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One of the hottest topics to hit the workers’ compensation radar during the last six months has been the issue of apportionment. Specifically, parties are struggling with cases in which injured workers have had sustained unsuccessful or failed industrial surgeries. As a result thereof, they qualify for potentially higher levels of permanent disability (PD) because of the suboptimal medical treatment. It has been decided that apportionment does not apply to industrial medical treatment costs per Granado v. Workers’ Comp. Appeals Bd. (1968) 69 Cal. 2d 399 [33 Cal. Comp. Cases 647]. Does that mean apportionment does not apply to PD in failed industrial surgery cases? The 1st District Court of Appeal (DCA) case in Hikida v. Workers’ Comp. Appeals Bd. (2017) 12 Cal. App. 5th 1249 [82 Cal. Comp. Cases 679] (Hikida) seemed to answer in the affirmative. However, the 6th DCA case in County of Santa Clara v. Workers’ Comp. Appeals Bd. (2020) 49 Cal. App. 5th 605 [84 Cal. Comp. Cases 467] (Justice) seemed to indicate maybe, or maybe not. What is a workers’ compensation attorney to do?
I. Reconciling Hikida and Justice Cases
The applicant’s bar was delighted in 2017, when the 1st DCA issued their decision in Hikida v. Workers’ Comp. Appeals Bd. (2017) 12 Cal. App. 5th 1249 [82 Cal. Comp. Cases 679] (Hikida). In Hikida, the court held that the injured worker’s failed industrial Carpal Tunnel Syndrome (CTS) surgery resulted in a “new” industrial injury for Ms. Hikida in the form of Complex Regional Pain Syndrome (CRPS). This post-surgical diagnosis rendered her 100% permanently and totally disabled (PTD). The court determined that although the need for the CTS surgery was based on industrial factors, as well as non-industrial factors, she was entitled to a 100% PTD award without apportionment. The court rationalized that the 100% PTD was solely caused by the failed industrial medical treatment. Since medical treatment is not subject to apportionment (per the Granado case, supra), the resulting 100% PTD resulting from the failed industrial medical treatment is also not subject to apportionment.
A few years later, the 6th DCA interpreted this issue perhaps a bit more narrowly in the case of County of Santa Clara v. Workers’ Comp. Appeals Bd. (2020) 49 Cal. App. 5th 605 [84 Cal. Comp. Cases 467] (Justice). In Justice, the court held that apportionment to non-industrial causes must be applied since the increase in disability after Ms. Justice’s failed industrial knee replacement surgery was based on both industrial and non-industrial causes. Ms. Justice would only have been eligible for a non-apportioned award if her failed industrial medical treatment was the sole cause, and not just a contributing cause of the ultimate permanent disability.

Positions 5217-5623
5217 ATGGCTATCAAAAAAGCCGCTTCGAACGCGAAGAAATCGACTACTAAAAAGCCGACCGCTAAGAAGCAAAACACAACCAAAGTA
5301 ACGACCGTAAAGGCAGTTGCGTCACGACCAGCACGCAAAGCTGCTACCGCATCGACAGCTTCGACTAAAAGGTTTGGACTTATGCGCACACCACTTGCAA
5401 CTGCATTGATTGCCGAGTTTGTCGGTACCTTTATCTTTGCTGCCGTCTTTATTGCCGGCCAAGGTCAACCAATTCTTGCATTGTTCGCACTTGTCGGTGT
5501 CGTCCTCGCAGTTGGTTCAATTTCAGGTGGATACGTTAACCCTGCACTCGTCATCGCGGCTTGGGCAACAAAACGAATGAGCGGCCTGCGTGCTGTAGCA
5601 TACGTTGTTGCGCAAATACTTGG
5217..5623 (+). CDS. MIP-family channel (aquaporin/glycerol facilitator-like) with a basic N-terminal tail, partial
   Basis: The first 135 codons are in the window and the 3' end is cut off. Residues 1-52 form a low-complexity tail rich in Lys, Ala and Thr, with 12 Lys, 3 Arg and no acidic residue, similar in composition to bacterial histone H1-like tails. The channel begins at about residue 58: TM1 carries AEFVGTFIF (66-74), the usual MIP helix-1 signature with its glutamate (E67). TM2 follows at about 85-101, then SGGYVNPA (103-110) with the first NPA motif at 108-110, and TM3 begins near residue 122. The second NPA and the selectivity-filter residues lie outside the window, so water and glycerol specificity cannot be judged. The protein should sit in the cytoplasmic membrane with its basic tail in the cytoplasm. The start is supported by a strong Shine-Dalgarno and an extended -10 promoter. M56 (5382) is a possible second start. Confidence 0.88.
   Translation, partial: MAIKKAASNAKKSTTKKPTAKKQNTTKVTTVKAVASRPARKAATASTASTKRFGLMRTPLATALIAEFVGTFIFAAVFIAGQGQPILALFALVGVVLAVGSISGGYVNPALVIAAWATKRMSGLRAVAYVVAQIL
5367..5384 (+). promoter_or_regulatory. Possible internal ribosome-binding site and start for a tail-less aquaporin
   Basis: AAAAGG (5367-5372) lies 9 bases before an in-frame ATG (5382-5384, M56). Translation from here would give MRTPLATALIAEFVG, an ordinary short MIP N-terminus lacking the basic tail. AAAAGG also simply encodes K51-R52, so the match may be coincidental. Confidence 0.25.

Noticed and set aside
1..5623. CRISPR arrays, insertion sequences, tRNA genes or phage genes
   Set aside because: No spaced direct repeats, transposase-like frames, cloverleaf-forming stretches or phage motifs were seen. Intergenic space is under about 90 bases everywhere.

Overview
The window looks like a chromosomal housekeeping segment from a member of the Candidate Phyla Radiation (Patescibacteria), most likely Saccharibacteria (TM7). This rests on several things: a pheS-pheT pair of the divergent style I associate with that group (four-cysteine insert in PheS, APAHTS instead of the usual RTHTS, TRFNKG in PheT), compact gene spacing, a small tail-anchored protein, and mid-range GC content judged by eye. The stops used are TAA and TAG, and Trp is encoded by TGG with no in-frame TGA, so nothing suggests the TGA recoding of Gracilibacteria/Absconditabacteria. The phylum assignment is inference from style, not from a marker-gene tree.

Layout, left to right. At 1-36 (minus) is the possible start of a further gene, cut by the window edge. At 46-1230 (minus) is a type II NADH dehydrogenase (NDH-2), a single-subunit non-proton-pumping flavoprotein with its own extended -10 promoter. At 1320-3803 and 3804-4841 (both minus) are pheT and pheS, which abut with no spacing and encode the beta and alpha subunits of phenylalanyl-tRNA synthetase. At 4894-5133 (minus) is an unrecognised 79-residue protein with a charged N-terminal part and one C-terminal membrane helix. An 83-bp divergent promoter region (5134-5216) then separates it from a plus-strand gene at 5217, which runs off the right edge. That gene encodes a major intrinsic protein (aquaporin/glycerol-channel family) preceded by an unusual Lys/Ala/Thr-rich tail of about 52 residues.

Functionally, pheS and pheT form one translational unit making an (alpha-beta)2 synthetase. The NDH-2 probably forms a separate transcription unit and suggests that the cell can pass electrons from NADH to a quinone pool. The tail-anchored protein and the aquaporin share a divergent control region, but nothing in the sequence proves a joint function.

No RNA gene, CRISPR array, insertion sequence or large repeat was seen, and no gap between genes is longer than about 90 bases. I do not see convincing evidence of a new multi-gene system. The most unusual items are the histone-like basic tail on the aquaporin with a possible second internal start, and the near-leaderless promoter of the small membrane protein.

Many in the legal community found these two cases contradictory. However, the Justice court explained how the two findings were consistent as follows:
“Understood in context, the Hikida court's conclusion that there should be no apportionment makes sense only because the medical treatment in Hikida resulted in a new compensable consequential injury, namely CRPS, which was entirely the result of the industrial medical treatment. It was this new compensable consequential injury that, in turn, led entirely to the injured worker's permanent disability. The agreed medical examiner's findings underlined this point, as he determined that the injured worker's ‘permanent total disability was due entirely to the effects of the CRPS that she developed as a result of the failed carpal tunnel surgery.’ (Hikida, supra, 12 Cal.App.5th at p. 1253, italics added.) Although parts of the Hikida opinion can be read to announce a broader rule that there should be no apportionment when medical treatment increases or precedes permanent disability, it is clear that the rule is actually much narrow. Put differently, Hikida precludes apportionment only when the industrial medical treatment is the sole cause of the permanent disability.
In contrast to Hikida, the permanent disability in this [Justice] case was not caused entirely by the industrial medical treatment. The medical treatment did not result in a new, unexpected compensable consequential injury. Rather, the surgery was “quite successful,” and it “significantly increase[d]” Justice’s “ability to walk and engage in weight-bearing activities.” Based on a careful review of Justice’s medical history, Dr. Anderson found that the permanent disability was caused 50 percent by industrial factors and 50 percent by nonindustrial factors. Sections 4663 and 4664 plainly require that the permanent disability be apportioned among industrial and nonindustrial factors if unrebutted substantial medical evidence supports an apportionment finding. Here, Dr. Anderson's findings constitute unrebutted substantial medical evidence. It was error for the workers' compensation judge and the Board to ignore unrebutted substantial medical evidence that nonindustrial factors, in part, caused Justice’s permanent disability.”